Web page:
PARIS/BERLIN (Reuters) - France and Germany proposed on Monday a 500 billion euro (445.3 billion pounds) Recovery Fund that would offer grants to European Union regions and sectors hit hardest by the coronavirus pandemic, pushing up the euro and bringing down Italian bond yields.
The two biggest EU countries, whose agreements usually pave the way for broader EU deals, proposed that the European Commission borrow the money on behalf of the whole EU and spend it as an additional top-up to the 2021-2027 EU budget that is already close to 1 trillion euros over that period.
“That’s a real change in philosophy,” French President Emmanuel Macron said. “I believe this is a very deep transformation and that’s what the European Union and the single market needed to remain coherent. It’s what the euro zone needs to remain united.”
The proposal moves the EU more in the direction of a transfer union and is likely to please countries like Italy or Spain which have long called for more joint action in response to the crisis.
But offering grants rather than loans could be hard to swallow for some of the frugal northern countries of the 27-nation bloc, like the Netherlands, Finland and Austria.
“Our position remains unchanged. We are ready to help most affected countries with loans,” Austrian Chancellor Sebastian Kurz said on Twitter. “We expect the updated (EU budget) to reflect the new priorities rather than raising the ceiling.”
The euro jumped against the dollar EUR= to 1.0912 from 1.0851 on the news and bond yields in Italy, one of the hardest hit by the pandemic and which has a huge public debt, fell to a one-month low of 1.67% from 1.79% IT10YT=RR.
Still, grants from the Recovery Fund will have strings attached - they are to be “based on a clear commitment from Member States to follow sound economic policies and an ambitious reform agenda” the document said.
The money is to be spent particularly on investment in the EU’s transition to a more “green” and digital economy and boost research and innovation.
It is to be paid for through the EU budget that will come after 2027, the Franco-German document said.
France and Germany did not specify whether that would mean higher national contributions based on the size of each economy or some new taxes that would be earmarked for the EU, or a combination of both.
German Chancellor Angela Merkel said the 500 billion euros should be paid back over a long time and that Berlin would shoulder roughly 27% of the funds, as it already does for the regular EU budget.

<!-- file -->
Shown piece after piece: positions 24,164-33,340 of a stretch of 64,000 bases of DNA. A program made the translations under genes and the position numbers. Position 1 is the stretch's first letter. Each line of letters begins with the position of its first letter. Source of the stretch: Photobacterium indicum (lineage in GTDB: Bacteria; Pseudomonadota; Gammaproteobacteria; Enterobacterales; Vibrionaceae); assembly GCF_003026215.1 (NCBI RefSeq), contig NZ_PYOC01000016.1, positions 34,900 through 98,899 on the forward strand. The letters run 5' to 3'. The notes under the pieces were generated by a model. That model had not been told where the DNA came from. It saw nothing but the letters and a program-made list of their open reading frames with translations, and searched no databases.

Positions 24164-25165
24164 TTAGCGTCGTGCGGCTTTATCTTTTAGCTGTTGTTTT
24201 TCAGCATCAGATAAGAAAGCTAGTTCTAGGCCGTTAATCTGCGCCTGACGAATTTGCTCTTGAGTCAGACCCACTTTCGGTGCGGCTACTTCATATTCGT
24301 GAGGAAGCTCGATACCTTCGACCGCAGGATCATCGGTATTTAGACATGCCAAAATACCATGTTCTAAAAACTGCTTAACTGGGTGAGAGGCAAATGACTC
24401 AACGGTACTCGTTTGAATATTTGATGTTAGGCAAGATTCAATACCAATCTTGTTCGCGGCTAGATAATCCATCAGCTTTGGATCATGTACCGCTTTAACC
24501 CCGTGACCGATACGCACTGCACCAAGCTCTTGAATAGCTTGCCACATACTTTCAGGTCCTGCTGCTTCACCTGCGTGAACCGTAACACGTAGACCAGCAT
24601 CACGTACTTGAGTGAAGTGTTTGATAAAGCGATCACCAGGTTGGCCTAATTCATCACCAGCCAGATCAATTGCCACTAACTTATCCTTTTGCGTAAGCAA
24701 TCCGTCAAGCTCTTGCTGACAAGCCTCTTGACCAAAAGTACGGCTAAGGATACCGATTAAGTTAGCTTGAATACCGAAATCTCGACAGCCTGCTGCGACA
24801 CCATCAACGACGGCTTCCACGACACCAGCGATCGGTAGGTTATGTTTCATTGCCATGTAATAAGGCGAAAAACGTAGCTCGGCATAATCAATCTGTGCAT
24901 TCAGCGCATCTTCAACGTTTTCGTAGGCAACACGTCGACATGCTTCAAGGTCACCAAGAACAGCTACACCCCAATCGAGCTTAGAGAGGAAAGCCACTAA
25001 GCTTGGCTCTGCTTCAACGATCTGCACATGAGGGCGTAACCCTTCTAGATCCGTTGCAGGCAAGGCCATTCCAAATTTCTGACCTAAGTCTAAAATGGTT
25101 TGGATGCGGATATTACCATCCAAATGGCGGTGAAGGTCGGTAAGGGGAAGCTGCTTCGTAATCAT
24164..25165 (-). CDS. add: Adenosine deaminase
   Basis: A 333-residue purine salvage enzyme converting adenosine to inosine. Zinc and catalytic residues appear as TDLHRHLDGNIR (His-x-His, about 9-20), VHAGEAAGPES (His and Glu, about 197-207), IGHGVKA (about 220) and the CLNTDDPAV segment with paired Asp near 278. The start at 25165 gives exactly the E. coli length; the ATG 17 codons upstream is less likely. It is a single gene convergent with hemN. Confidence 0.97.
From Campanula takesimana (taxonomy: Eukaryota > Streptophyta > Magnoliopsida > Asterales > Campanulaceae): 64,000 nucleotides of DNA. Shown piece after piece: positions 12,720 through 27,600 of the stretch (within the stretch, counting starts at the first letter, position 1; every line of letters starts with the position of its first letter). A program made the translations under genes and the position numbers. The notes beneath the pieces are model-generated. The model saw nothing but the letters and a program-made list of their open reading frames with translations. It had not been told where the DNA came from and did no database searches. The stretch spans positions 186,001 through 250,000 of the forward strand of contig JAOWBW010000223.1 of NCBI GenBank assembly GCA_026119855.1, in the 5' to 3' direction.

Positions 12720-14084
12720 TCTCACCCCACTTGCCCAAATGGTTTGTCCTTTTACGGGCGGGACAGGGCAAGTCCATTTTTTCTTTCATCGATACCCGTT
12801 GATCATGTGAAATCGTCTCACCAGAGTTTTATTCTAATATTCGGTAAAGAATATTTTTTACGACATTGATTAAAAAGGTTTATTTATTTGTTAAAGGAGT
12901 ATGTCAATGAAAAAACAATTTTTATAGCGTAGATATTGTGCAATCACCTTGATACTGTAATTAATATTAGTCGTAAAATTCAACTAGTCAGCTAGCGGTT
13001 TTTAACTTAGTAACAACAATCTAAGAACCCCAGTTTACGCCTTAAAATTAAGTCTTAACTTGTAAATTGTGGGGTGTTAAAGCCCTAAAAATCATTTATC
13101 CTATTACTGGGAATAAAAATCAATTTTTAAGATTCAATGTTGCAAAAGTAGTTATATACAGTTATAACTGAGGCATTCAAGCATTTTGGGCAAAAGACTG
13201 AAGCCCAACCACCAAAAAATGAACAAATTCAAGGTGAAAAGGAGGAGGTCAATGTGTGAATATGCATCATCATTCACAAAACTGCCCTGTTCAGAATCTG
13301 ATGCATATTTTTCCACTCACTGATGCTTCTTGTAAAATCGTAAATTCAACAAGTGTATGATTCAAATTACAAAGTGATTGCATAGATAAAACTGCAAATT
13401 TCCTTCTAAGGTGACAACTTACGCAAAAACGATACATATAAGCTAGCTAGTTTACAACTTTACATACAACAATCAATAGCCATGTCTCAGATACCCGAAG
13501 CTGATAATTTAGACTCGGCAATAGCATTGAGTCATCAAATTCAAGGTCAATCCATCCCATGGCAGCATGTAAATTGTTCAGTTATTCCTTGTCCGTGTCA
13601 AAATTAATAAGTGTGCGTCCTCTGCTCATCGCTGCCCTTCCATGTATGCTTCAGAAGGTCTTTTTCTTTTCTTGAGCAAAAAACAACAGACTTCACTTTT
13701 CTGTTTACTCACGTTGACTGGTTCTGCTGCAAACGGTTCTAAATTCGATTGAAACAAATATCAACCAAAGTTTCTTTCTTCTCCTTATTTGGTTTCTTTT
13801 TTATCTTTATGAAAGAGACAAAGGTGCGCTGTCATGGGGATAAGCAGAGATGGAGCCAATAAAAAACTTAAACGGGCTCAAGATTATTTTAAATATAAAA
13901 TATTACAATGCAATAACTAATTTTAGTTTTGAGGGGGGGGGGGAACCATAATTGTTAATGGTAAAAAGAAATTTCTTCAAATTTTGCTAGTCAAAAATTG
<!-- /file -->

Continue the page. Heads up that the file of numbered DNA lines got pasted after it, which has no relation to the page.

“We must act in a European way so that we get out of the crisis well and strengthened,” Merkel told reporters.
France and Germany had previously struggled to present a united front in the coronavirus crisis as France lead a push by mostly southern countries to get fiscally conservative northerners, including Germany, to issue joint European debt to help them recover from the deepest ever recession, which is now expected to come this year.
Macron said the plan was a result of “close cooperation” with Italy and the Netherlands - diplomatic language indicating the two countries had been consulted.
“We will consider proposals and ideas like the French and Germans have done. Eventually there must be a proposal from the European Commission and that will be the starting point for the discussions,” said Stephan Schrover, a spokesman for Dutch Prime Minister Mark Rutte.
The European Commission is to present its own proposal for a Recovery Fund linked to the EU’s next long-term budget on May 27th and said it welcomed the initiative from Paris and Berlin.
“It acknowledges the scope and the size of the economic challenge that Europe faces, and rightly puts the emphasis on the need to work on a solution with the European budget at its core,” Commission head Ursula von der Leyen said.
“This goes in the direction of the proposal the Commission is working on which will also take into account the views of all member States and the European Parliament,” she said.
The European Parliament has called in a resolution for governments to assign new, dedicated revenue streams to the EU budget so that it can pay back the money the Commission would borrow to pay for the grants.
Among possible new revenue sources for the EU budget, which now gets its money from national contributions, a cut of national VAT and customs and sugar levies, the parliament has listed a plastics tax, a digital tax, a financial transactions tax and a levy on goods imported into the EU from countries that have lower CO2 emissions standards than the EU.
($1 = 0.9210 euros)
Writing by Jan Strupczewski; Additional reportun by Anthony Deutch in Amsterdam; Editing by Alison Williams and Hugh Lawson